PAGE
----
Sponsored by Scout Press, an imprint of Gallery Books.
Meet Zelda, a young woman living with fetal alcohol syndrome, who is inspired by Viking lore to explore her independence and become legendary. Zelda likes making lists, playing basketball with her older brother Gert, and reading about Viking legends. But at twenty-one years old, she’s ready to take her destiny into her own hands. For Zelda that means, getting her first job, taking the “next step” with her boyfriend, and defending her people. Debut author, Andrew David MacDonald tackles disability rights and family dynamics all with incredibly empathy, through Zelda’s unforgettable voice.
Welcome to Read This Book, a weekly newsletter where I recommend one book that I think you absolutely must read. The books will vary across genre and age category to include new releases, backlist titles, and classics. If you’re ready to explode your TBR, buckle up!
This week’s pick is a YA fantasy: Sorcery of Thorns by Margaret Rogerson!
“You belonged in the library, as much as any book.”
Elisabeth Scrivener, orphan, is an apprentice in one of the kingdom’s Great Libraries. She aspires to be like her hero, the Director of the Great Library of Summershall, and has grown up believing that sorcery and those who practice it are evil. It is a source of pride for Elisabeth that librarians collect and keep dangerous, sentient grimoires locked in vaults to protect innocent people…until the night a dangerous grimoire escapes, killing the Director and implicating Elisabeth in the crime. In order to clear her name, she must ally herself with a notorious sorcerer Thorn…and save the world along the way.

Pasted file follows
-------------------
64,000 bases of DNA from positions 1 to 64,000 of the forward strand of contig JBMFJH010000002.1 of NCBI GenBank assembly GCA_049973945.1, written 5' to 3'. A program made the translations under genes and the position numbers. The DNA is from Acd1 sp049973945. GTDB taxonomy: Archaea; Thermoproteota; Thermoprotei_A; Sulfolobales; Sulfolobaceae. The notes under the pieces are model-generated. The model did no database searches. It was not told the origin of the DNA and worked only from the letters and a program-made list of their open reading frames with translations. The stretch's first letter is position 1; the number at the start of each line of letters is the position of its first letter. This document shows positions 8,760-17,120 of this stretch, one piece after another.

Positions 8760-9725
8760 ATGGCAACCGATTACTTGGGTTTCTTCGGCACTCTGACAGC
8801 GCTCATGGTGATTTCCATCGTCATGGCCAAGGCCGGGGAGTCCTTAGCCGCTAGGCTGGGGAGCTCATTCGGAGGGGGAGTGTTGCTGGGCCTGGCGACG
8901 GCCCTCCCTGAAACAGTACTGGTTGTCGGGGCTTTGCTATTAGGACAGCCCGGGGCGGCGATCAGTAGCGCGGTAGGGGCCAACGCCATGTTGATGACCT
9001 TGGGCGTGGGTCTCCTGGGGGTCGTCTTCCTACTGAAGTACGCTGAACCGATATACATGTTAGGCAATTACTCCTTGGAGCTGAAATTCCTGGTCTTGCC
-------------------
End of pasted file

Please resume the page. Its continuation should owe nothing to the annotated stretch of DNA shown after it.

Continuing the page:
This is a book-lover’s fantasy. Who wouldn’t want to grow up in magical library where knowledge is prized, magic is safeguarded, and librarians wield swords? From the very beginning, you can feel the love of books radiating through the chapters, evoking that giddy feeling of exploring a new library or walking into a well-stocked bookstore. Elisabeth is a plucky, almost gullible protagonist at the beginning of the novel, but she wises up quickly and deepens into an interesting, complex character who works to confront the misguided information she was fed as a child. Her character growth is satisfying, especially when it involves a slow-burn romance with a sarcastic but secretly soft-at-heart love interest and befriending his slippery (but charming!) demon servant. But don’t worry, the romance takes a backseat to Rogerson’s quick-moving plot that reveals a conspiracy unfolding in a rich and fascinating world.
What’s so great about this book is that we have a heroine who is unabashedly bookish, intellectually curious, and has enough self-awareness to admit when she is wrong, but she doesn’t let injustice grind her down. This is an excellent pick for anyone who enjoys a genuinely fun fantasy in the vein of classics by Robin McKinley and Diana Wynne Jones, but with an updated, modern feel. And bonus—it’s a standalone, so there’s no need to commit to a long series arc! I highly recommend it for fantasy lovers and fantasy dabblers alike.